Arts in the Park. The Saratoga National Historical Park in Schuylerville (518-664-9821 ext. 2985) is featuring a Women’s History Month exhibit, “The Force of Fashion—Prettifying the Ladies”. Learn that what’s practical and what’s fashionable are by no means new concepts.
I Love Lucy. The Lucy Desi Center for Comedy in Jamestown honors a hometown entertainment pioneer. Born here in 1911, Lucille Ball was the first woman to head a major Hollywood studio, which produced Star Trek and other popular shows. Visitors can see re-creations of Lucy and Ricky Ricardo’s NYC apartment and Hollywood hotel suite, a screening area, and vintage memorabilia. You may also be surprised to learn how ground-breaking I Love Lucy was: the show was the first filmed before a live audience using three cameras, and the first to reach over ten million homes.
The Fight for Rights. The Women’s Rights Movement has its roots in Seneca Falls, where America’s first women’s rights convention was held. For a sense of how revolutionary the idea of women’s suffrage was, visit the Women’s Rights National Historic Park. A film, Dreams of Equality, and exhibits at the Visitor Center, provide an excellent orientation to the Women’s Rights Movement. The Park also offers a self-guided cell phone audio tour of key sites around Seneca Falls that can be accessed by calling 315-257-9370. Other sites on the tour include Wesleyan Chapel, where the Convention was held, and two homes of civil rights leaders, M’Clintock House in Waterloo, (open May – August), home of Thomas and Mary Ann M’Clintock, and Elizabeth Cady Stanton House in Seneca Falls. Also in Seneca Falls, the National Women’s Hall of Fame honors women of the past and inducts new honorees every other year. Visitors can read about these women and be inspired by their stories.
The Ongoing Struggle. A third national women’s rights convention, held in 1852 in Syracuse, brought another articulate leader into the movement, as visitors learn when touring the home of Matilda Joslyn Gage in Fayetteville, about 15 minutes from downtown Syracuse. Gage, along with Susan B. Anthony and Elizabeth Cady Stanton, was a founding member of the National Woman Suffrage Association (NWSA) and served in various offices of the organization for twenty years (1869-1889). The museum offers an in-depth understanding of Gage’s life and work, and serves as a center for continuing education and discussion on current social justice issues.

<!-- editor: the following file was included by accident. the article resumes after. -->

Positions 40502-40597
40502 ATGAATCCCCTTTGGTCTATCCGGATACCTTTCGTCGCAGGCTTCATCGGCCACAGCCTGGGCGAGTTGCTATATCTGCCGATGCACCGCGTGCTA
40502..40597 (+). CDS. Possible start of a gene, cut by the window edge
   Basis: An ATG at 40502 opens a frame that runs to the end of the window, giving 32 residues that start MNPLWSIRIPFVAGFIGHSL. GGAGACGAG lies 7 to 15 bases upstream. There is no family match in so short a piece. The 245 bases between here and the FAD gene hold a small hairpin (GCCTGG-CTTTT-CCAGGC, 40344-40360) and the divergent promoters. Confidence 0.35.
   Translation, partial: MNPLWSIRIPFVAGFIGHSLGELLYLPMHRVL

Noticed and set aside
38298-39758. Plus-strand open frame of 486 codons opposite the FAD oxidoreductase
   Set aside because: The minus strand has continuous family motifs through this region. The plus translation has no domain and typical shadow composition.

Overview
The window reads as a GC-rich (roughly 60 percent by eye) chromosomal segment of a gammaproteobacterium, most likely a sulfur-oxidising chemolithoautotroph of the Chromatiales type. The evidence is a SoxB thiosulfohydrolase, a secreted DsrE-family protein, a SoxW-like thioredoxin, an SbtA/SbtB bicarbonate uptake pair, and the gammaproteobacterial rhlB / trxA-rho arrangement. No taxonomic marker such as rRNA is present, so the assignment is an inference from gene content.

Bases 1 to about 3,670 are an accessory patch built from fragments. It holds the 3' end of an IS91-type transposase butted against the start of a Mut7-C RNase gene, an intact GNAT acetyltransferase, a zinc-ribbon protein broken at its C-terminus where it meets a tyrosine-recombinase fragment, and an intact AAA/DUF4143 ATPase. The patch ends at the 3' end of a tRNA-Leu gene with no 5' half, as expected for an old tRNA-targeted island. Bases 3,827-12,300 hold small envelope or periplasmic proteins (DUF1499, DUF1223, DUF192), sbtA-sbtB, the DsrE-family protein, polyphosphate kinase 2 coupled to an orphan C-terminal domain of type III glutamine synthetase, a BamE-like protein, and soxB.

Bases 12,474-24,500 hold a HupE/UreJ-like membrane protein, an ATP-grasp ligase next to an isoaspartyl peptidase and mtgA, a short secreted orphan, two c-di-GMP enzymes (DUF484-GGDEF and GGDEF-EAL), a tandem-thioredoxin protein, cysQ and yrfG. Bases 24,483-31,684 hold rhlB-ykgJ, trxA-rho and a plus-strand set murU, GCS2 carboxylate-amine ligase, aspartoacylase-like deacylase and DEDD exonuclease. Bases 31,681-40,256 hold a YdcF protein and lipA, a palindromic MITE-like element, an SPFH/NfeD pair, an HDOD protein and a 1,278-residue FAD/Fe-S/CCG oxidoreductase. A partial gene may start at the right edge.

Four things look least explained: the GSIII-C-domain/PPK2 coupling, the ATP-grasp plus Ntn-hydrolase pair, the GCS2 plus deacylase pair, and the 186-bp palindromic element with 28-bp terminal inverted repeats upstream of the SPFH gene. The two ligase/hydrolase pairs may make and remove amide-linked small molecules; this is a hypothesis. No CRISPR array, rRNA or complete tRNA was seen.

Arrested for voting. In 1872, Susan B. Anthony and other women were famously arrested for voting in Rochester, but the right to vote was only part of what Anthony was fighting for. “Women must have a purse of her own,” she said, protesting the fact that once married, a woman could not open a bank account, rent a place to live, or enter into contracts. Visitors to the National Susan B. Anthony Museum & House in Rochester learn about the life of this legendary civil rights leader. In addition, the Learning Center is designed to keep her spirit alive by offering programs that help people to make positive differences in their lives and communities.
The Underground Railroad Stopped Here. Visitors to the region will also want to see the Harriet Tubman Home Museum in Auburn, where the famed Underground Railroad “conductor,” Civil War spy and promoter of black and women’s rights lived. The Thompson Memorial AME Zion Church that she attended, a center for the abolitionist movement is marked by a plaque. Events are scheduled throughout the year to commemorate the centennial of Tubman’s death in 1913 and can be found at www.harriethouse.org/events.htm, or phone 315-252-2081.
The Angel of the Battlefield. Known as “the angel of the battlefield” for her bravery in setting up and manning hospitals at the front lines of the Civil War, Clara Barton is best known for founding the American Red Cross. In Dansville, the site of the first chapter, started by Barton, is still operating. The chapter maintains a small museum that displays some of Barton’s personal belongings, writings and letters. Visits are by appointment. Call 585-335-3500.
The Mother of Women’s Colleges. Elmira College, founded in 1855 as Elmira Female College, claims the honor of being the world’s first college to grant a baccalaureate degree to women, equal to those granted to men. It remained a women’s college until the school became co-ed in 1969. Eight of the site’s buildings are on the National Register of Historic Places.